Get to Know the Pacific Northwest Raccoon

General Raccoon Facts

The raccoon is a native mammal, having a body that can reach a length of 16-28 inches and a weight of 11-57 lbs. which is typically the result of genetics, age, geographic location and available food sources. Its grayish coat consists of dense underfur which helps to insulate it against the cold in winter months. Three of its most distinctive features are its dexterous front paws, facial mask and its ringed tail. Their hind legs are longer than their front legs, which is why they have a hunched appearance. Raccoons are known for their intelligence, with studies showing that they are able to remember the solution to tasks for at least three years. They are generally nocturnal critters and feed on practically anything but most often eat fruits, fish, birds eggs and vegetables. They are, however, known to get into people’s trash cans and pet food.

A Raccoons Habitat

Originally, in the Pacific Northwest, raccoons were found in deciduous and mixed forests. Hunting and trapping restrictions, fewer predators and human supplied food have allowed for raccoons to populate in urban environments where homeowners often find them to be a pest. Mountainous areas and coastal marshes are some of the other areas you will find these critters as they prefer living close to water sources.

A Raccoons Social Life

Though previously thought to be generally solitary, there is now evidence that raccoons engage in gender specific social behavior. Females that are related often share a common area, while unrelated males live together in groups of up to four animals to maintain their positions against foreign males during the mating season, and other potential invaders.

A Raccoons Life Span

It’s said that a raccoon in captivity has been proven to live over 20 years, but in the wild a raccoons life expectancy is only about 1.8 to 3.1 years. This is usually due to hunting and vehicular injury. When mother raccoons are pregnant, they carry their young through a gestation period of about 65 days at which point 2-5 babies or kits are then born in the spring season. The kits are raised by their mother until around late fall when the mother will then send them on their way.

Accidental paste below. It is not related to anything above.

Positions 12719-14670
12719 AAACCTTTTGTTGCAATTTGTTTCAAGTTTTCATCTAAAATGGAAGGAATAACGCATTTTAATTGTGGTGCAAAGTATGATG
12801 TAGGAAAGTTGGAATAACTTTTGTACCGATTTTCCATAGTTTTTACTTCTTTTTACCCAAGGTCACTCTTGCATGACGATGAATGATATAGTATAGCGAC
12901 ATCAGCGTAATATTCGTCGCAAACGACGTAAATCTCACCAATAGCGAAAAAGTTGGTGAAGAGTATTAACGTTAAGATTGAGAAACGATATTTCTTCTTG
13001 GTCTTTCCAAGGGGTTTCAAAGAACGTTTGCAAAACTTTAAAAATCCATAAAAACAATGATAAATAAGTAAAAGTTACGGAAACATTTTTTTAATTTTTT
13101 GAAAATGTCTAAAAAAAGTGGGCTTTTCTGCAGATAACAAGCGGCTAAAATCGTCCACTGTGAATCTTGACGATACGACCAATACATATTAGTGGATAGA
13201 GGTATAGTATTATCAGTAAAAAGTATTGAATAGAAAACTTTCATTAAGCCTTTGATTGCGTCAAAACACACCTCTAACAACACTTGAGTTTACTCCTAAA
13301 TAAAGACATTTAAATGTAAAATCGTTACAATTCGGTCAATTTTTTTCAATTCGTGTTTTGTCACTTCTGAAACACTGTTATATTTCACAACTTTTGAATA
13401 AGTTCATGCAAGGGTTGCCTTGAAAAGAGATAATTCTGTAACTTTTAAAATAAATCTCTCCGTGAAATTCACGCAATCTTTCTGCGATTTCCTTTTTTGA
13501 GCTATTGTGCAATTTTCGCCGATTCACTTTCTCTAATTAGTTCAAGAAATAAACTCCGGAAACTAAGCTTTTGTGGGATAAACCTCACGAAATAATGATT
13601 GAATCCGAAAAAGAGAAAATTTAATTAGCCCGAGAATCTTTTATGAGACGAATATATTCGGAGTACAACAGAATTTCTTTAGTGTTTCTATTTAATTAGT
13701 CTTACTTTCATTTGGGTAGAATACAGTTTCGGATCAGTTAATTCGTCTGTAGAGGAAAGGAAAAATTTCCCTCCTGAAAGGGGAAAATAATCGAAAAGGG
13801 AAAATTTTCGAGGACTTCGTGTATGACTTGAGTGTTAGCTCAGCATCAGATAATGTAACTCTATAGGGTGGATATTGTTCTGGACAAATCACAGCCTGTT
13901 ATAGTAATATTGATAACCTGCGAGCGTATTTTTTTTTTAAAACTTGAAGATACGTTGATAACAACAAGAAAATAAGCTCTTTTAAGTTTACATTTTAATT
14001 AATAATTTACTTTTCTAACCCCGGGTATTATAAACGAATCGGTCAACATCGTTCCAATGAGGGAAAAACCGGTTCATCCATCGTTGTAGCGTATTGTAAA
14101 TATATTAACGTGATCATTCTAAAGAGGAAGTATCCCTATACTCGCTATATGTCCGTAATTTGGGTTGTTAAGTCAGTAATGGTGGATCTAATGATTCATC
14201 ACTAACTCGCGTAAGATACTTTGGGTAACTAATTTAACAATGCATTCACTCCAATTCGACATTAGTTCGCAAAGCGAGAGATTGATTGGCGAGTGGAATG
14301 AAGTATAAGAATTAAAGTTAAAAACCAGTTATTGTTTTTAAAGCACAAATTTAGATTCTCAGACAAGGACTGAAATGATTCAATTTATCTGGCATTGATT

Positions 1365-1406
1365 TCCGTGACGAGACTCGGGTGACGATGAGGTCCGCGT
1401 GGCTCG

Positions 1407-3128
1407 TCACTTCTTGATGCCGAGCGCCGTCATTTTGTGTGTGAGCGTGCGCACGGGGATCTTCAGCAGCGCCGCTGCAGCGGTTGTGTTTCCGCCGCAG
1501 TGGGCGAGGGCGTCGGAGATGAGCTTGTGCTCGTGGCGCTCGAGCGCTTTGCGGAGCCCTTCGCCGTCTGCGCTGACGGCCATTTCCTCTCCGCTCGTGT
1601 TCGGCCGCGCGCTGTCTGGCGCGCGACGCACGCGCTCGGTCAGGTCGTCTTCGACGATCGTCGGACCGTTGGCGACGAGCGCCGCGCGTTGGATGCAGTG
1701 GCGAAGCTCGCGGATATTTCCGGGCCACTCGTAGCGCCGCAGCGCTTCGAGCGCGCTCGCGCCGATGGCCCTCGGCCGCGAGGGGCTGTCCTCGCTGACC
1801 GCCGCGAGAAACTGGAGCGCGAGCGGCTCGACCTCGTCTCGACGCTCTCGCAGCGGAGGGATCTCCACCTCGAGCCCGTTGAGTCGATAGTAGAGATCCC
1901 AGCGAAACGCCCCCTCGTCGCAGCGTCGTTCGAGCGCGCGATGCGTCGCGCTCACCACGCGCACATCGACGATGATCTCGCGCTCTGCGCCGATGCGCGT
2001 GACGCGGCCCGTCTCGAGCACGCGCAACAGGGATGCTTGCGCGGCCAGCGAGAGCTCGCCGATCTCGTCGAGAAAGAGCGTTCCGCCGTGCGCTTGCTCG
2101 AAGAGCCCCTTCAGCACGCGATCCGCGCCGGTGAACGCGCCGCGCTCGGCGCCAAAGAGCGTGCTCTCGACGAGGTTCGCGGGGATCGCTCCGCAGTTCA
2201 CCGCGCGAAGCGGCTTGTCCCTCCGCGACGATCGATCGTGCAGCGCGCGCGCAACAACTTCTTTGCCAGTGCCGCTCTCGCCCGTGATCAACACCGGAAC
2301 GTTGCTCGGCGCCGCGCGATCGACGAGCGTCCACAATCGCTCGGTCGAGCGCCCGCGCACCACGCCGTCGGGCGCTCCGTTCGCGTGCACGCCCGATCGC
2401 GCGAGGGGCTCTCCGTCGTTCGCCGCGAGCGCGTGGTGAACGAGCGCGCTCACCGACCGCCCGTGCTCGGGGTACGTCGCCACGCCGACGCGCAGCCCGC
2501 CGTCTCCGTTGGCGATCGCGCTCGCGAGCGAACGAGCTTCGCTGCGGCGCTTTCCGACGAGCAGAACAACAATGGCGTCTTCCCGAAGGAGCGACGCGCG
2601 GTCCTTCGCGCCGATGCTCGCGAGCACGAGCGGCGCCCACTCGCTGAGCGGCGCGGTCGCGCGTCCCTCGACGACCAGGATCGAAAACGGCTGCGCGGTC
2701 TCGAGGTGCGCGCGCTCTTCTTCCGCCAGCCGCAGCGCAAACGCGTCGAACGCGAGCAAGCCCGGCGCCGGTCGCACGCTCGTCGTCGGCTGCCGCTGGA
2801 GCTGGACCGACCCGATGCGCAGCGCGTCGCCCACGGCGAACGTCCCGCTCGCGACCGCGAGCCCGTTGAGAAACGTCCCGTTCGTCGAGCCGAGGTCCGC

Two Types of Raccoons in the Pacific Northwest

The Ringtail Raccoon

The ringtail raccoon is named for its tail which has eight dark bands that alternate between seven buffy bands. Their body and tail are almost equal in length and like the common raccoon, they have a face mask that is white but fringed with a narrow band of black. Because of their hind feet which can rotate 180 degrees, they can descend trees or rocks head first. They are strongly nocturnal but are known to be active during their reproductive season. Being avid climbers, they make use of their ability to rock climb and have adopted many climbing techniques.

The Common Raccoon

Most people in the Pacific Northwest think of the common raccoon when they think of raccoons. This raccoon is often noted for its facial features which give this critter the impression of wearing a black mask. Its striped tail consists of five to seven dark rings separated by light gray or tan rings that alternate with the black. When its on all fours, its head is lower than its backside as the front paws are shorter than its hind legs. Moderate in size and fluffy in appearance, these raccoons are often thought of as cute and normally don’t pose any danger unless provoked or threatened. More often, they are considered a nuisance or pest in comparison to other types of raccoons.

You May Also Like…

Share This